Tele-Montenegro, from Brain Drain to Brain Gain
Montenegro’s Ministry of Science establishes “Tele-Montenegro” in cooperation with The Millennium Project. Tele-Montenegro will connect Montenegrins working outside the country to the development process back home.
(PRWEB) October 07, 2012
Many developing countries and those in economic transition like Montenegro have suffered from the “brain drain” phenomenon. “There are more Montenegrins living outside of the country than living in the country,” says Milan Maric, Director of S&T Group in Montenegro and Co-Chair of the Millennium Project Node in Montenegro. “Countless conferences, papers, and programs have tried to keep talent from leaving countries like ours and tried to get those who have left to return, but with little success.” The Ministry of Science has initiated the “Tele-Montenegro” website in cooperation with The Millennium Project to connect Montenegrins outside the county with development needs in Montenegro. “It’s a little bit like computer dating,” said Dr. Sanja Vlahovic, Minister of Science, and co-Chair of the Montenegrin Node of The Millennium Project. “People in Montenegro can go to the Tele-Montenegro website and enter their needs – help in business planning, grading papers or tele-teaching, overseas representatives, etc., and Montenegrins outside the country can enter what skills they can offer and search for those who would like assistance from outside the country.”
The tele-nation concept was proposed in 1997, in the first of 16 annual State of the Future reports produced by The Millennium Project to help address the brain drain problem and reduce economic development gaps.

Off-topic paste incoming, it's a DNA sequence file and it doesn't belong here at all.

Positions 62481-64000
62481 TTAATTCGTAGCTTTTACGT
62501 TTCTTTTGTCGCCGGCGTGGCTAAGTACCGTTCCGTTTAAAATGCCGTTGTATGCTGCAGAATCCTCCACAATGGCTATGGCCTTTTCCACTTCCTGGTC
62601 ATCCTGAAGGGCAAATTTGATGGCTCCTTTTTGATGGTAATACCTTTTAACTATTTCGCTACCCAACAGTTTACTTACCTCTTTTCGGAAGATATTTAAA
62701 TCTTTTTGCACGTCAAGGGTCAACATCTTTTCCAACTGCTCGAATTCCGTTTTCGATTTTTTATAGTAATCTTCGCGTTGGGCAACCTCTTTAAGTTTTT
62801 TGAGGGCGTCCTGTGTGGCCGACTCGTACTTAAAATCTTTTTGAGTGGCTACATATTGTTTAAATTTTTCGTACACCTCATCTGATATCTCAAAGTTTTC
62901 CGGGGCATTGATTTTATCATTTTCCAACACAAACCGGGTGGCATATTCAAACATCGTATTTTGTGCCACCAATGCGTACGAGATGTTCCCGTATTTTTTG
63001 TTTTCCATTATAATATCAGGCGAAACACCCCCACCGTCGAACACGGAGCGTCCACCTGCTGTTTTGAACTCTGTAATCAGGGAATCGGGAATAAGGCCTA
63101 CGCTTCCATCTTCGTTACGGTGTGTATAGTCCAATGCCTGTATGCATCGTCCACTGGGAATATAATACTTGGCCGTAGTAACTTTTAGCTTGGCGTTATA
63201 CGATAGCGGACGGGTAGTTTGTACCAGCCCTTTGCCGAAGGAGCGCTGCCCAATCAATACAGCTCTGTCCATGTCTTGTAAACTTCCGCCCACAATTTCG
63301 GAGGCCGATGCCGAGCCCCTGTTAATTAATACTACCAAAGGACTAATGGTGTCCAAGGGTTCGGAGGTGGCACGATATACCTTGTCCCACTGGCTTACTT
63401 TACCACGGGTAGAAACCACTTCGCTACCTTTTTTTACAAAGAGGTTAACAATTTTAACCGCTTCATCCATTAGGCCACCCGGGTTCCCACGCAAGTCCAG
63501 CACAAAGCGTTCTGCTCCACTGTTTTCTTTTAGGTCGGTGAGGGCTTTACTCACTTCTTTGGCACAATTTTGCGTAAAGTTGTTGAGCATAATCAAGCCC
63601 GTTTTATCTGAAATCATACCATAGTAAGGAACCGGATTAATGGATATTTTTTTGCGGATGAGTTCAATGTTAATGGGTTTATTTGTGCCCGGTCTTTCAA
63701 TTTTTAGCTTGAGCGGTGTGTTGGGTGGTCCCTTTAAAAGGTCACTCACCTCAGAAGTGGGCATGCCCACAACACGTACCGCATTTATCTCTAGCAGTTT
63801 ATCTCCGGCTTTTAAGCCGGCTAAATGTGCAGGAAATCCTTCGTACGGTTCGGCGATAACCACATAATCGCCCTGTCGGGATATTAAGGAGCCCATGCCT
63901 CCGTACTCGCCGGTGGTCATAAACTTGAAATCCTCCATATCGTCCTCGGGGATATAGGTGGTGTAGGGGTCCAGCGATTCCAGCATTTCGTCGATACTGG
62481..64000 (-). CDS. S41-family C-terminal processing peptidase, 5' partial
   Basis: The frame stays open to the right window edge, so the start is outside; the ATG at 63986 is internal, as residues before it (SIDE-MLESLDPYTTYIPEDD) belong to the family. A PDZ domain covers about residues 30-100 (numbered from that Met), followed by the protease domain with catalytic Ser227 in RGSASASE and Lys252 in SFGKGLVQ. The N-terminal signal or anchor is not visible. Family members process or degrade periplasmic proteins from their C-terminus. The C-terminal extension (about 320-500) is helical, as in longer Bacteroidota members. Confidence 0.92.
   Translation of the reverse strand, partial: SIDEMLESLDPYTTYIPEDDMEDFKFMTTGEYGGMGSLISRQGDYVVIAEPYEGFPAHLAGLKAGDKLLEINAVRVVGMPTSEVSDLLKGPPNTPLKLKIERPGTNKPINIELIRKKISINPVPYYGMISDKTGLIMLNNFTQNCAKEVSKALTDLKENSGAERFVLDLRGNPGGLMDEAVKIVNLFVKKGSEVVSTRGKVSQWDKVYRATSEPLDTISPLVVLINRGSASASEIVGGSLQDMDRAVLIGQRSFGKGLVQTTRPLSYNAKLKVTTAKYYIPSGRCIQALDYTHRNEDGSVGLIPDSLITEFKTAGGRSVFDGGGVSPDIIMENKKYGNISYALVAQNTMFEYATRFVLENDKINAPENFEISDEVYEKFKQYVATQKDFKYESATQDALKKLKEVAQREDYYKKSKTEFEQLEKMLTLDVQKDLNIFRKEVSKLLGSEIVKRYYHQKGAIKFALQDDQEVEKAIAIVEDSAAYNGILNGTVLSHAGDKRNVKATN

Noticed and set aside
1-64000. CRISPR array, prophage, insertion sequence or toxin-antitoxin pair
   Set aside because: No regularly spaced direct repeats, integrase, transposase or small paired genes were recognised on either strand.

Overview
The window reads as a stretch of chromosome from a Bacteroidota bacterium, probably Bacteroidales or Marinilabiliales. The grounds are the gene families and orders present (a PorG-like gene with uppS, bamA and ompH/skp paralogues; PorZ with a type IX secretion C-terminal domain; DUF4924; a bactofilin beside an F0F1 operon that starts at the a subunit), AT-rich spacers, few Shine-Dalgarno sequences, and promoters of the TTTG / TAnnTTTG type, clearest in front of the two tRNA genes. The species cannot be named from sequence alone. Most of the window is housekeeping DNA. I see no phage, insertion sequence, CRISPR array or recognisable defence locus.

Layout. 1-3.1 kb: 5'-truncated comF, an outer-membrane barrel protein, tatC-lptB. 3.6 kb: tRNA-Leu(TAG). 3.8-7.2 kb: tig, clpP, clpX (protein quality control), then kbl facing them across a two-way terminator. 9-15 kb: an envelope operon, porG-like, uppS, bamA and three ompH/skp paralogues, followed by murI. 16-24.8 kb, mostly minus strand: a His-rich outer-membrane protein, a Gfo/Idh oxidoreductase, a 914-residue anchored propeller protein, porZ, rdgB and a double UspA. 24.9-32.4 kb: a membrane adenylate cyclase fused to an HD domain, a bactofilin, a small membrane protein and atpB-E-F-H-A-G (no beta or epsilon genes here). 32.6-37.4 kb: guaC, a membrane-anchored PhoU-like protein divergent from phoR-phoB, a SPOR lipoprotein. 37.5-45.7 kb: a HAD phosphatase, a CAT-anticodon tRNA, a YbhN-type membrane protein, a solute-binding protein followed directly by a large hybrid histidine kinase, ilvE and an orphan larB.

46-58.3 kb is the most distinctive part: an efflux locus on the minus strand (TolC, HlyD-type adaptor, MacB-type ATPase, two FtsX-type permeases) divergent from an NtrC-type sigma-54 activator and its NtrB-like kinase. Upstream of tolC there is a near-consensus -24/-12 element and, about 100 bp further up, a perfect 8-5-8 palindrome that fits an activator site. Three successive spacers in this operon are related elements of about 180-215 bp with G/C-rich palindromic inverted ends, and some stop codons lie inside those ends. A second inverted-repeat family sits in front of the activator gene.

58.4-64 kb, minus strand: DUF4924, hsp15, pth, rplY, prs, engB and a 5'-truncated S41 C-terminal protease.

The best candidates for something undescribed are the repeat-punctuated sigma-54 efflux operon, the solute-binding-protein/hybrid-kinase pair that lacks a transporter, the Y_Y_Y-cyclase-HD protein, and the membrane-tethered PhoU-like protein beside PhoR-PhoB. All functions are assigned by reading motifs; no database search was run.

The Millennium Project is a global participatory think tank with 46 Nodes around the world. Montenegro is one of the newest Nodes of the Project. These Nodes identify thought leaders, scholars, and business planners who can participate in global futures research and make the results available to the people in their countries. They initiate projects like Tele-Montenegro with the support of The Millennium Project system of Nodes around the world. Each year, The Millennium Project updates and improves insights and strategies to help build a better future for all.
The Ministry of Science brought Jerome Glenn, the Project’s CEO, and José Cordeiro, Chairman of The Millennium Project Node in Venezuela to Montenegro to speak at “Millennium Project Day” during the annual national Science Days events of the Ministry of Science. They presented the 2012 State of the Future and trained the core team developing Tele-Montenegro. Dr. Cordeiro said, “Tele-Montenegro’s slogan should be from Brain Drain to Brain Gain.”
Montenegro is one of the few countries that have a separate Ministry just for Science. “This ministry was created as the result of a futures research or foresight study of Montenegro two years ago,” said Dr. Srdan Kadic one of the principals of the futures report and member of the Tele-Montenegro core team. “Tele-Montenegro could really help develop our country.” Professor Vesna Karadzic, Economics Faculty, University of Montenegro has also joined the team.
The Millennium Project was established in 1996 as the first globalized futures research think tank. It conducts independent futures research via its 46 Nodes around the world that connect global and local perspectives. Nodes are groups of individuals and institutions that select thought leaders and scholars in their country or region to participate in globally significant research and feed back the results. The South-East European Node was established in 2007 with country Nodes in Slovenia, Serbia, and Montenegro. The MP is supported by UN organizations, multinational corporations, universities, foundations, and the governments of Azerbaijan, Kuwait, Montenegro, South Korea, and the United States.
For the original version on PRWeb visit: http://www.prweb.com/releases/prweb2012/10/prweb9982653.htm